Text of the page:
Falun Gong practices in HK amid China ban

Reuters, August 16, 1999

HONG KONG (Reuters) - At dawn scores of early risers slowly move their arms and legs in deep concentration following rhythmic instructions delivered by a cassette recorder.

Hong Kong, which reverted to Chinese rule in 1997, permits the Falun Gong exercise and meditation movement to practice, despite its being outlawed throughout mainland China. "There is rule of law in Hong Kong,'' said Tony Chan, a spokesman for Falun Gong in the territory. "We have no fears.''

Falun Gong mixes exercise and spiritual practice, using meditation blended with Buddhism and Chinese mysticism. It was born out of Qigong, a form of martial arts based on the theory of inner energy and incorporating an array of breathing exercises and meditation designed to improve health.

But Falun Gong also preaches salvation from an immoral world on the brink of destruction, opposes homosexuality, rock 'n' roll and drugs, and blames science for evil in the world. Falun Gong leader Li Hongzhi says followers who are ill can be cured by reading his books and practicing Qigong.

Its Hong Kong members appear harmless, although the motives of its leaders are difficult to grasp. Members deny that Falun Gong is a sect, cult, religion, or even organization, but they believe they gain supernatural powers through Falun Gong.

"After you reach a certain level you may see something that other people cannot see, such as a halo,'' said Chan, 51, a businessman who has been practicing for three years.

At one of their several meeting places in Hong Kong, walls are adorned with posters depicting founder Li sitting on a lotus seat like Buddha. But members deny they worship Li.

"We don't idolize anybody,'' said Chan. "Master (Li), in his books, says we should not treat anybody like god or engage in personal worship.''

They have an Internet Web site (http://falundafa.org) but say they have few social activities or coordination among themselves. They call themselves Falun Gong practitioners and not Falun Gong members, saying they are not an organization and have no leaders or headquarters. BENEFIT OR DISTRACTION Thomas Cheung finds it hard to understand his uncle who, in his late 40s, is a very dedicated Falun Gong advocate in the United States.

"According to my aunt he talks about Falun Gong all the time. He says Li Hongzhi takes the first place in his life. He owns a restaurant and laundry but has ignored his business since practicing Falun Gong,'' Cheung said in Hong Kong.

"His relationship with his family has, therefore, become less close. My cousin feels he is in an evil religion.''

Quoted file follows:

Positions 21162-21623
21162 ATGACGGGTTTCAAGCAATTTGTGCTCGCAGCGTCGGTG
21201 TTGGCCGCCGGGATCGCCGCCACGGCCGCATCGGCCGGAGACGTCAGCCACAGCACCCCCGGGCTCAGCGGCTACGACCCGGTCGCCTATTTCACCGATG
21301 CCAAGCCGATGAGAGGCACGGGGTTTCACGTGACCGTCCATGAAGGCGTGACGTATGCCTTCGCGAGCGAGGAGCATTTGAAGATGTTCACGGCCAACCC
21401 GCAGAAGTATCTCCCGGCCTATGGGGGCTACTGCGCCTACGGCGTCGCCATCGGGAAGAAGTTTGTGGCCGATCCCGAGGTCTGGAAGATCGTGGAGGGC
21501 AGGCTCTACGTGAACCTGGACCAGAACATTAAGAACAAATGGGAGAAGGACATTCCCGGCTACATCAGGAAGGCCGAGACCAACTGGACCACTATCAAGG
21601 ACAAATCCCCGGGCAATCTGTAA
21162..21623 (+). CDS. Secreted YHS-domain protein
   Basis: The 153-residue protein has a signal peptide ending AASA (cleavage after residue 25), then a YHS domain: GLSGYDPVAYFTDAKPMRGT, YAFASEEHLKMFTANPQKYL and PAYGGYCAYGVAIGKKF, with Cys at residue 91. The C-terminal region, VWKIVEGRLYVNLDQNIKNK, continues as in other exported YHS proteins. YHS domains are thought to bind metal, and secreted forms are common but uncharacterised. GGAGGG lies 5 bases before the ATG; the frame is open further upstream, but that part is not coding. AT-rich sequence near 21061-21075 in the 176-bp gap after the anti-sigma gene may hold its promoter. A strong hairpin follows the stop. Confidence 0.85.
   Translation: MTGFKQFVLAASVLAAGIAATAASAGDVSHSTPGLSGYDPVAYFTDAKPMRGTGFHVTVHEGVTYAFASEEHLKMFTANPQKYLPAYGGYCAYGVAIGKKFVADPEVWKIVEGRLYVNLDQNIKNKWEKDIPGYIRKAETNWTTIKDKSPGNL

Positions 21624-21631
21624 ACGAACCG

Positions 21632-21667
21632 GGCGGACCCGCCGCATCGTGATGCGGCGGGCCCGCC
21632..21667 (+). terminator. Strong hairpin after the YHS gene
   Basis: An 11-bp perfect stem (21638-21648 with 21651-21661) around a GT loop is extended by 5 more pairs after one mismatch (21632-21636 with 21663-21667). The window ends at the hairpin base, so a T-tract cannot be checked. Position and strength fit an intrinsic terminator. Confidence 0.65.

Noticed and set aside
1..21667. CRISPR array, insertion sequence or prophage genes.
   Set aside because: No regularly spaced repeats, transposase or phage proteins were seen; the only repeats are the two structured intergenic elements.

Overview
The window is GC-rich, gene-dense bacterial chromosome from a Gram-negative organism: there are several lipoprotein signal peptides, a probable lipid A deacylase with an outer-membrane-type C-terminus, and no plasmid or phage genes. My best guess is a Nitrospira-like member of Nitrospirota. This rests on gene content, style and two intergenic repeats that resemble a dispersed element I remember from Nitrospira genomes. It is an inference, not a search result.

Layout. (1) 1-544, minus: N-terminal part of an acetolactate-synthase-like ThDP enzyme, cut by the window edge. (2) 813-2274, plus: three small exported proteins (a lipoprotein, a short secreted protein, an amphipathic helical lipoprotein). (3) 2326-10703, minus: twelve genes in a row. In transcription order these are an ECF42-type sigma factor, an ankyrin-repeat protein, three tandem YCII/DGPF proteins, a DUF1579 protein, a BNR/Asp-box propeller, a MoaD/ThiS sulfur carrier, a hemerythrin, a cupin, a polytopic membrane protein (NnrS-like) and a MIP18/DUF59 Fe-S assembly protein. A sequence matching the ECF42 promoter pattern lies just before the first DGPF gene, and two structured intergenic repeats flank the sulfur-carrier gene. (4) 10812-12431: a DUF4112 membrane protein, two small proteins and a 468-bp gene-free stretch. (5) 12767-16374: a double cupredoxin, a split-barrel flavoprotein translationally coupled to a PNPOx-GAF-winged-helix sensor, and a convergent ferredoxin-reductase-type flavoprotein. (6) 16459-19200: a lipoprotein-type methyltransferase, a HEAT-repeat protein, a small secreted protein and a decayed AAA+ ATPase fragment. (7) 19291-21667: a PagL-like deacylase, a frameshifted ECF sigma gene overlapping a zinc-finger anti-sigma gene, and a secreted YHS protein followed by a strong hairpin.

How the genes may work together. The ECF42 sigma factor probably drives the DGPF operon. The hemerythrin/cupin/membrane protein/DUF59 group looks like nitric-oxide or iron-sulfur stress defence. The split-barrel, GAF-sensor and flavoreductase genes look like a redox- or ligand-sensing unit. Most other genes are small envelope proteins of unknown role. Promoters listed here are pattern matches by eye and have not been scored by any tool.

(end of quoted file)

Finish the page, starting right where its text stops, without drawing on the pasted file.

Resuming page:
But Falun Gong adherents say the preachings improve both their physical and mental health. "A Falun Gong practitioner may have many evil thoughts before learning Falun Gong, but after learning it he changes. Therefore, every practitioner is basically surely a good person,'' Chan said.

"I find my health and academic results improved because I can concentrate better without loose thoughts,'' said 12-year-old Tsang Ka-luen.

Lau Cheuk-leung, 18, said he had smoked and sworn frequently until starting Falun Gong, which had changed him. "Now, I don't want to swear any more and have quit smoking. I am kind to people and want to be a good person.''

China banned Falun Gong in July after adherents protested outside government offices in more than 30 Chinese cities following the detention of about 100 Falun Gong leaders, including one who helped spread the practice to Hong Kong.

Although Hong Kong is part of China, it operates under a "one country, two systems'' policy, which grants substantial autonomy for 50 years and preserves the common law tradition in the former British colony.

Falun Gong members have used the territory's autonomy to protest the crackdown and call for the release of jailed Falun Gong members in China. But major bookshops in Hong Kong stopped stocking Falun Gong books and materials after the group was outlawed on the mainland.

China's state media say Falun Gong was responsible for at least 743 deaths in the country as many followers were driven mad or died after refusing medical treatment. They accuse the group of cheating people and threatening social chaos.

The Chinese Communist Party's flagship newspaper has said the group was trying to replace the government.

U.S.-based founder Li, who is now on Beijing's wanted list, introduced Falun Gong to mainland China in 1992 and to Hong Kong in the following year. The group, originating in China, claims a global membership of over 100 million -- a number doubted by critics and disputed by China, which estimates it has only about 2 million members in China.

But its claim has alarmed the atheist Communist Party, which has only 60 million members. Falun Gong practitioners stunned Beijing in April when some 10,000 besieged the Zhongnanhai leadership compound to press for official status for their faith.

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